I have all the qualities of an optimist and none of the follow-through.
I love being optimistic about the present. I’m habitually and absurdly content with whatever my present circumstances are. I can find microscopic amounts of good and potential good in almost anything that is actually happening.
But my optimism about the future leaves something to be desired, namely optimism. To me, the future is a foggy abyss I want nothing to do with. The future is an uncertain time steeped in high amounts of potential catastrophe and the certain demise of everyone and everything I love. So, basically, my vision of the future looks something like Armageddon meets The Day After Tomorrow.
You can imagine what a cheery place it is.
I didn’t realize this was even a thing until, like, a week ago. I was thinking about the future and what may or may not happen and noticed that none of the options floating around in my mind were particularly positive. I paused to consider why I cling, white-knuckled, to the present with such little regard for the future. It could be because I’m a hard-wired realist with a penchant for low expectations because the return on emotional investment is usually much higher when expectations are easily exceeded. It could be because I was influenced by a Left Behind culture in which I learned to fear the future of our country, the world, and my soul. It could be because I’m uniquely, obsessively grateful for the present and am never quite ready for any of it to change.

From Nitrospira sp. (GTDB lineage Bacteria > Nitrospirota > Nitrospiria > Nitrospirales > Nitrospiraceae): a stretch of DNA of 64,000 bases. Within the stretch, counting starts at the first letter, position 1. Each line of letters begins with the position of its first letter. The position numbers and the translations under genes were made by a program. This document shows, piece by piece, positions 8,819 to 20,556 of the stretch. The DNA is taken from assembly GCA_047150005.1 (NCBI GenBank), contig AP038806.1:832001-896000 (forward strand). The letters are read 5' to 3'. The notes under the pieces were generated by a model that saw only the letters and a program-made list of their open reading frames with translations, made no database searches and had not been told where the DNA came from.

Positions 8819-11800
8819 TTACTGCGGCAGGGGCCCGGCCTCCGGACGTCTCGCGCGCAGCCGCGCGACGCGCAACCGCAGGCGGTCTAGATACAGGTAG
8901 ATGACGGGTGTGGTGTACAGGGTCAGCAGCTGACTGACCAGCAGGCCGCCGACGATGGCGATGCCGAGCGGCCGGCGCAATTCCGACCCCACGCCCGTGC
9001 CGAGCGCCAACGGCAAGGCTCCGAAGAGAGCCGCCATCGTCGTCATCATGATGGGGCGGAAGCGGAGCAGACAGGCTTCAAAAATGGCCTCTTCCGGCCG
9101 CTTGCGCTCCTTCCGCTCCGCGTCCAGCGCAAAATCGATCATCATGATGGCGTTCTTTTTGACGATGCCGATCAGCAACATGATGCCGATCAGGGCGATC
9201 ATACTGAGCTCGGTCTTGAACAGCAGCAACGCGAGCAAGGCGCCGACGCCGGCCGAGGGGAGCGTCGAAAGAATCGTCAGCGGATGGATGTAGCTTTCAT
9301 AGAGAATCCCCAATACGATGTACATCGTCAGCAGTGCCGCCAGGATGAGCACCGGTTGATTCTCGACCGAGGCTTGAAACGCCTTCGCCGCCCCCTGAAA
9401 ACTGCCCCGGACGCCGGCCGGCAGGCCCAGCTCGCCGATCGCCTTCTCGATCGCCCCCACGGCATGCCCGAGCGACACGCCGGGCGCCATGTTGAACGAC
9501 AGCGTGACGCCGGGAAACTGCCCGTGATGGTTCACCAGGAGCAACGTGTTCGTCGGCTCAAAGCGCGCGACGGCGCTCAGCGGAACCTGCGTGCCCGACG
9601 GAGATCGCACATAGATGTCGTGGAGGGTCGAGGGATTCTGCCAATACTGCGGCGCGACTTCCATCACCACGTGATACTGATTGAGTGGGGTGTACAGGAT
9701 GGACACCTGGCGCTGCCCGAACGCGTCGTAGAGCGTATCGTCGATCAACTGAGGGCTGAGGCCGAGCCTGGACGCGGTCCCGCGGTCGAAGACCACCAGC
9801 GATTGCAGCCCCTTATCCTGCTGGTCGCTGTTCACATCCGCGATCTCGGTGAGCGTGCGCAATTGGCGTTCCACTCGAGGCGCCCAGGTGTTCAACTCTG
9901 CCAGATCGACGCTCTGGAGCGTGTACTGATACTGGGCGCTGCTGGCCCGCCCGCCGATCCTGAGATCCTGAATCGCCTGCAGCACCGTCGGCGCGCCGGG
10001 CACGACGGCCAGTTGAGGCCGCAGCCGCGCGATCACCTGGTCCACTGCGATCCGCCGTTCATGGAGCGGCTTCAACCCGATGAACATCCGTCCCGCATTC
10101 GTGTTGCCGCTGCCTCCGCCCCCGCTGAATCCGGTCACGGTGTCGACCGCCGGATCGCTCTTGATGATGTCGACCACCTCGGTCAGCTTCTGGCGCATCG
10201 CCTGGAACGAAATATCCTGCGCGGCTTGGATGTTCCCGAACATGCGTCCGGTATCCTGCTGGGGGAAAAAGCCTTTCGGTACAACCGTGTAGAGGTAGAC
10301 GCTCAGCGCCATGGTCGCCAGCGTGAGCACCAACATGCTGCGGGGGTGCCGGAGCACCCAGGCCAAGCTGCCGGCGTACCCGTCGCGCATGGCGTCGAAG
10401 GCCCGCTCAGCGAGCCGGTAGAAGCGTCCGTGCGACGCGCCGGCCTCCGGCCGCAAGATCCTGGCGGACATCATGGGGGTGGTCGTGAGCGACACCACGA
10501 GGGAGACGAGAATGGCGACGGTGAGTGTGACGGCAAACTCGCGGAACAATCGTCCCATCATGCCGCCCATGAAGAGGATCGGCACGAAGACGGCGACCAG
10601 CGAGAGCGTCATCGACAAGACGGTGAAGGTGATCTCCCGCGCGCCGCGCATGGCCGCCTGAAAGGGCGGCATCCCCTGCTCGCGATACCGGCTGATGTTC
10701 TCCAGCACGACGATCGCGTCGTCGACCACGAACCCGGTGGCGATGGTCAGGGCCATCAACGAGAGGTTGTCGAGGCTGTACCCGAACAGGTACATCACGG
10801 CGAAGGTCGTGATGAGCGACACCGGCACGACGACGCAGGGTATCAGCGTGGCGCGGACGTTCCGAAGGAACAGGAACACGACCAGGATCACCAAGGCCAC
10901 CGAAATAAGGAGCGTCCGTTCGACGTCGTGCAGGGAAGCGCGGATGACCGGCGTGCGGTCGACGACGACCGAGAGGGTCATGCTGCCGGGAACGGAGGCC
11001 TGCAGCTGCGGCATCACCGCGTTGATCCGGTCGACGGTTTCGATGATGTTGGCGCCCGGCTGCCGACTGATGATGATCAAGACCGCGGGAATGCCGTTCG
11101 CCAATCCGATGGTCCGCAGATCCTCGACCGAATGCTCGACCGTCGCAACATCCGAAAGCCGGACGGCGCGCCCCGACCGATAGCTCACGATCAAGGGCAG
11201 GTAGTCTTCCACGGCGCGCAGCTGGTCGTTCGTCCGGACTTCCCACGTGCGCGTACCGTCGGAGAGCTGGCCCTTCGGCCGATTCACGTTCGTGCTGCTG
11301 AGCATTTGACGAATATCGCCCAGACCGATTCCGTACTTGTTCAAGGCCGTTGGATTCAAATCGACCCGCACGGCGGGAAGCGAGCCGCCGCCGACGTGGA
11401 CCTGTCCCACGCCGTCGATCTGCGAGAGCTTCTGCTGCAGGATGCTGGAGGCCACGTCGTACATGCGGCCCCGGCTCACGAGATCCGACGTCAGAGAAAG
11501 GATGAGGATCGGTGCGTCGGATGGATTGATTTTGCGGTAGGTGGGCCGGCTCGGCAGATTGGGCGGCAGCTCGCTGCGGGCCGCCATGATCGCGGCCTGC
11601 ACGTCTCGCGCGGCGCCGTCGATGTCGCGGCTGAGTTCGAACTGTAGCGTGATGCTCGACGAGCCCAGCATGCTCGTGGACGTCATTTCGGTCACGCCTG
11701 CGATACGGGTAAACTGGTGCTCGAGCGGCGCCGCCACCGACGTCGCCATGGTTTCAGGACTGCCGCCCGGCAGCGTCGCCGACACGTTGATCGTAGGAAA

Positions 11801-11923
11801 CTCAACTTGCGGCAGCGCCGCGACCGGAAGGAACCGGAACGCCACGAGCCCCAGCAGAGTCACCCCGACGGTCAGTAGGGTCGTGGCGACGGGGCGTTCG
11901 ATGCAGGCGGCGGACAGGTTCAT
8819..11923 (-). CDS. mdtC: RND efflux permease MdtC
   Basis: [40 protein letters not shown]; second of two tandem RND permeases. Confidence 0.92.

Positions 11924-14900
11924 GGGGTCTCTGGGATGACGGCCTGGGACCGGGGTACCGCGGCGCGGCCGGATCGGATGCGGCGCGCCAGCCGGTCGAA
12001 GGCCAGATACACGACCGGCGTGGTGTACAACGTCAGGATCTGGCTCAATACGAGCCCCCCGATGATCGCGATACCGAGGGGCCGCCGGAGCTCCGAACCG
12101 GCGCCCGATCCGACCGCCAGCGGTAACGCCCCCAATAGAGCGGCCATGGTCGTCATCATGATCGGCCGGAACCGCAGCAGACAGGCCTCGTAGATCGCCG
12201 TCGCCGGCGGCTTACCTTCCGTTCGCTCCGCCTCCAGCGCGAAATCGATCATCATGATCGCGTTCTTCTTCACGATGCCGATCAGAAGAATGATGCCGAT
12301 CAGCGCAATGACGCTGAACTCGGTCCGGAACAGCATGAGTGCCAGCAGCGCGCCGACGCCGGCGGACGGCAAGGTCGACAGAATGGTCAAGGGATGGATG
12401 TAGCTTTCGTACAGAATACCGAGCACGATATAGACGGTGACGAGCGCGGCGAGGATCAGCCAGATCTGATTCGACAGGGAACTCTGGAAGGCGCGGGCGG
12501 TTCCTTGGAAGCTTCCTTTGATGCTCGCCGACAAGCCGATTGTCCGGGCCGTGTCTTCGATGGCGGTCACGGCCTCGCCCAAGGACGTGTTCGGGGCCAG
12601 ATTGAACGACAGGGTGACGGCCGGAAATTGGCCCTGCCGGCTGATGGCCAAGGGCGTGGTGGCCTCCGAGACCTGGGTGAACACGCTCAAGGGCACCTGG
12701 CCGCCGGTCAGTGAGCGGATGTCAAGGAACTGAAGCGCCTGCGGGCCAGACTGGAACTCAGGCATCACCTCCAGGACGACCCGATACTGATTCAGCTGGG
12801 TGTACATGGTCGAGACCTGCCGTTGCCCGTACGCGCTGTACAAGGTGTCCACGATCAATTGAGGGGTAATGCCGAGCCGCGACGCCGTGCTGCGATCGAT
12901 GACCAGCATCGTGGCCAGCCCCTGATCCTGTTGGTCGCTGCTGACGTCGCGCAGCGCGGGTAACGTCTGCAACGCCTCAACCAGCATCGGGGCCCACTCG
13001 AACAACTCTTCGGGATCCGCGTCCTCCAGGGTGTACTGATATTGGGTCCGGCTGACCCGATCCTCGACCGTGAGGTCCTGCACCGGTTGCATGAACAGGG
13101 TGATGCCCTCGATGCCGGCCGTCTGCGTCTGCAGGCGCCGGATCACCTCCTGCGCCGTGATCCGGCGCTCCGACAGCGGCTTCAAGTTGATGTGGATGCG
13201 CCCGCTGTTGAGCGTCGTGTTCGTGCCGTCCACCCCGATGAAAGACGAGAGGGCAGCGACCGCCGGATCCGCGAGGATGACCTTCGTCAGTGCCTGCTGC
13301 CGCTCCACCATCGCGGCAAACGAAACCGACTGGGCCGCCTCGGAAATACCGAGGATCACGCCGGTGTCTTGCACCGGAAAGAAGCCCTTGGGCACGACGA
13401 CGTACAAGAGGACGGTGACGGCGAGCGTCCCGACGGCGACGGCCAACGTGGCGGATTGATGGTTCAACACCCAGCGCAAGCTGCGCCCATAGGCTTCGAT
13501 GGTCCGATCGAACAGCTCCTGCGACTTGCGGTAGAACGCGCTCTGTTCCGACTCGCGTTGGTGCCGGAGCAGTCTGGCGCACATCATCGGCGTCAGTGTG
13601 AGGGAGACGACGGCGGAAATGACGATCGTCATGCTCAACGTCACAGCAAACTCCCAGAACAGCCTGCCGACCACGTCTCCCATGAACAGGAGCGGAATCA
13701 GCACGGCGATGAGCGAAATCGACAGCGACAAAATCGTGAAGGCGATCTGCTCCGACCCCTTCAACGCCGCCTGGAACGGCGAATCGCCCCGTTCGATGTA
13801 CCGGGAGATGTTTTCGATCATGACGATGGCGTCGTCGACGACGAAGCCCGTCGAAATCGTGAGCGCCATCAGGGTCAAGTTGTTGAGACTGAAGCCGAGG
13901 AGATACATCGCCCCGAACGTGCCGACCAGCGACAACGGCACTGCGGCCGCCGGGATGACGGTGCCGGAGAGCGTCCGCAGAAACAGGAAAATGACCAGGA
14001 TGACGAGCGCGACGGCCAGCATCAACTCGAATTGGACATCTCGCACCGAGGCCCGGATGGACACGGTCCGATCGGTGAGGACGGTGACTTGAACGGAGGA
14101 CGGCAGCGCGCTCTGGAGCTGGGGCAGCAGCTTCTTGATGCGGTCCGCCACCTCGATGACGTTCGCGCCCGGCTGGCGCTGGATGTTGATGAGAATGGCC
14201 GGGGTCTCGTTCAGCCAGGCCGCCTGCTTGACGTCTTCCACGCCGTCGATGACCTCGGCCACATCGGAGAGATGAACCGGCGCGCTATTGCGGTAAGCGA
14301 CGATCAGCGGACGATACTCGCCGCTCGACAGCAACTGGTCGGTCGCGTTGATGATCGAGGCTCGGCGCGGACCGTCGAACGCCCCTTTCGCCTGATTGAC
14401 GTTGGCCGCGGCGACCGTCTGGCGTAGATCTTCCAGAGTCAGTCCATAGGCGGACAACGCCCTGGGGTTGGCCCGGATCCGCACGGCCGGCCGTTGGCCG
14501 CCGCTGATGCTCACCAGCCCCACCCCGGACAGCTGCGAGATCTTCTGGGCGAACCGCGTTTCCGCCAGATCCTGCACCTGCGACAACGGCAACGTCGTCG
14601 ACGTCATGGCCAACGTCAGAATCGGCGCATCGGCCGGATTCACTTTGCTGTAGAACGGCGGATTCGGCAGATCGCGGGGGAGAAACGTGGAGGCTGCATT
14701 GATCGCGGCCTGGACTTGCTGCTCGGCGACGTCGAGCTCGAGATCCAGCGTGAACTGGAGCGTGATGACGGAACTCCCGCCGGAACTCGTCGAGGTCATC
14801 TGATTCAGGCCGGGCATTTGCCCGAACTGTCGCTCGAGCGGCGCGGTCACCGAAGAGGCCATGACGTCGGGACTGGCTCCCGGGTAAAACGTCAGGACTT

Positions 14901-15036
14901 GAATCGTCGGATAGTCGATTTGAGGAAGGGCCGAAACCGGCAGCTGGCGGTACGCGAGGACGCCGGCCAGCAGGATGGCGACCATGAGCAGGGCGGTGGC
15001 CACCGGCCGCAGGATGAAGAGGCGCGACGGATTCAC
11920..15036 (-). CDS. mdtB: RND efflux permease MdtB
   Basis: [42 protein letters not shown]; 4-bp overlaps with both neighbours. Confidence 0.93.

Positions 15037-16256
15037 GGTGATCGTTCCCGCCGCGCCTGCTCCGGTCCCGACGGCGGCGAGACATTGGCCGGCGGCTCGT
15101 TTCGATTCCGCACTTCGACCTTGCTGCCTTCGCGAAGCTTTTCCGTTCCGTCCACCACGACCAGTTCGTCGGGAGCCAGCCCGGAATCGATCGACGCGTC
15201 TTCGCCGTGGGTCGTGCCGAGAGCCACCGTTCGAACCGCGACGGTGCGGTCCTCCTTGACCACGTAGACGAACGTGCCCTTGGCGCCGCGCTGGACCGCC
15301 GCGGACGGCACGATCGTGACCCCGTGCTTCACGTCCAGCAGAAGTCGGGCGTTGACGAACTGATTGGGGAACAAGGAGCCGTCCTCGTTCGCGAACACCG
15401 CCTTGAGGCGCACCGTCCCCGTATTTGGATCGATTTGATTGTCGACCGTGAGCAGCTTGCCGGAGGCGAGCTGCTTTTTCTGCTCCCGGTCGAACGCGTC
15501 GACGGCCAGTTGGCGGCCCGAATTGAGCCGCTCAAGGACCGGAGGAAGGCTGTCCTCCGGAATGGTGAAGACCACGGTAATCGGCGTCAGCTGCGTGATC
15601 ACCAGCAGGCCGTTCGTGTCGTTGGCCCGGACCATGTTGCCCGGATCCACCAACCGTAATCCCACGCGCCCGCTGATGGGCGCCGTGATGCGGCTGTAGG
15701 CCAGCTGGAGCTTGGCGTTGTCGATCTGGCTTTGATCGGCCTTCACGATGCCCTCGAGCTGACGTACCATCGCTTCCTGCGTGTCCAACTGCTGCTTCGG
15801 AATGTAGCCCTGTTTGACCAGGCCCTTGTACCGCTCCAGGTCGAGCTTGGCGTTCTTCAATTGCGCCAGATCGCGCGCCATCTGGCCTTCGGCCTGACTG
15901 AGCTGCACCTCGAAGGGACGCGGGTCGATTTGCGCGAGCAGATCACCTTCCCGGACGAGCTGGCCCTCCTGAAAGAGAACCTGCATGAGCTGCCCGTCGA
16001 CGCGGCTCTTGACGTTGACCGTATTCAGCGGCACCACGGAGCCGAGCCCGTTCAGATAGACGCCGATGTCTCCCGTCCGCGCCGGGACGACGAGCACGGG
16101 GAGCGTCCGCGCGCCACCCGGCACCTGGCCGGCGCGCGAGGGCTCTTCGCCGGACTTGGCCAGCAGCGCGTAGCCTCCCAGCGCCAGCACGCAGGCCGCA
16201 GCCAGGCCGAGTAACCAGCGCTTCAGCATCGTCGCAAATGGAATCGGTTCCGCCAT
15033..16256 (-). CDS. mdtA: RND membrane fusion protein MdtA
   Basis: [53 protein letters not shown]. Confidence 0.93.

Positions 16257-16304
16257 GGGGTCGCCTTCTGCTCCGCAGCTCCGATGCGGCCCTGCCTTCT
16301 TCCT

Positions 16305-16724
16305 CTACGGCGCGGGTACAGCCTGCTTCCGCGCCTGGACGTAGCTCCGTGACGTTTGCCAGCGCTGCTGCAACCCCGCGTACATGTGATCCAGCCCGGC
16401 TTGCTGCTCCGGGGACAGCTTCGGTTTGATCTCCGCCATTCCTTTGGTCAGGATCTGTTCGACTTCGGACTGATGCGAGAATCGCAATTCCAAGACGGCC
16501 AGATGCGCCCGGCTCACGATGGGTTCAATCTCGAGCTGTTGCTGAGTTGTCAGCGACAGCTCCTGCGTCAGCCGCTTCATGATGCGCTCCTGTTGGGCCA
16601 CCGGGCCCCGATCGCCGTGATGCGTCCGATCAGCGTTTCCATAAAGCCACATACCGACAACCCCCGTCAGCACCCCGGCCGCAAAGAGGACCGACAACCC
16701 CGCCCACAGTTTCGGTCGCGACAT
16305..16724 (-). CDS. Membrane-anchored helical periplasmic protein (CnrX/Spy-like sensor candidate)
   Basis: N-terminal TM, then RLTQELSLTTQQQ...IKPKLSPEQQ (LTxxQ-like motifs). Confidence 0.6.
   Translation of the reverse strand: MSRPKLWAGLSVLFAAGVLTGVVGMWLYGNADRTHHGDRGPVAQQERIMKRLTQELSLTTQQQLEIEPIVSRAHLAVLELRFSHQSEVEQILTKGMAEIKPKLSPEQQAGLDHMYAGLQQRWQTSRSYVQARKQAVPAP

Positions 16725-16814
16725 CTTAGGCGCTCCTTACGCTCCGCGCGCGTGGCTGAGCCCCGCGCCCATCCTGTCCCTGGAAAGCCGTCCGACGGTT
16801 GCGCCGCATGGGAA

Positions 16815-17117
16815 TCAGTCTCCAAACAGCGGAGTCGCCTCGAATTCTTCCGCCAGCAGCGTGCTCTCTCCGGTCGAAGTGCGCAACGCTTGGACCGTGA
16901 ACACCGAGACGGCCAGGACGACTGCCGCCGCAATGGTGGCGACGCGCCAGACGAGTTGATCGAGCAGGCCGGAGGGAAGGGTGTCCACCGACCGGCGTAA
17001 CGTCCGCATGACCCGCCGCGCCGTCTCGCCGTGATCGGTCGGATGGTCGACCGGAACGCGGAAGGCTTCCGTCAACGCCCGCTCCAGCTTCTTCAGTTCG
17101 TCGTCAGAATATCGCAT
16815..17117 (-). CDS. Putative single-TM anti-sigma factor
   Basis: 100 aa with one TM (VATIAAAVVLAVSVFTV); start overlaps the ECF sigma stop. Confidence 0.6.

It could be all of those things or none of them. But at some point along the way of thinking through all of this, I had a thought I’ve never really had before.
What if the future isn’t terrible?
I know this is an earth-shattering revelation for all of you normal people who process time rationally and see the future through a forward-thinking, ripe-for-the-taking lens.
But when I surveyed the past—the real, This Actually Happened past—I saw that I was very happy no matter what transpired. (See: habitually and absurdly content.) (See also: His.) And it’s not like the past was free from conflict. I’ve had an average American-sized dose of conflict, which, globally speaking, is a negligible amount. But still, it’s not like I haven’t encountered adversity. Which means it’s probably safe to say my realistic view of the world is fairly unrealistic when it comes to my fatalistic view of the future.
I just started reading Maria Goff’s book, Love Lives Here, and in one of the opening chapters, she says,
“When we find ourselves clinging to our own cliffs, it’s hard to imagine there is something better than what we’ve been attached to.”
A few days ago, I decided to do something to ward off the cliff clinging and remind myself of the mantra I’ve adopted.
It’s very encouraging, I know.
But for me, and maybe for any of you whose forecast of the future looks a bit bleak, this is a helpful reminder.
The future might not be terrible!
It might even be pretty great.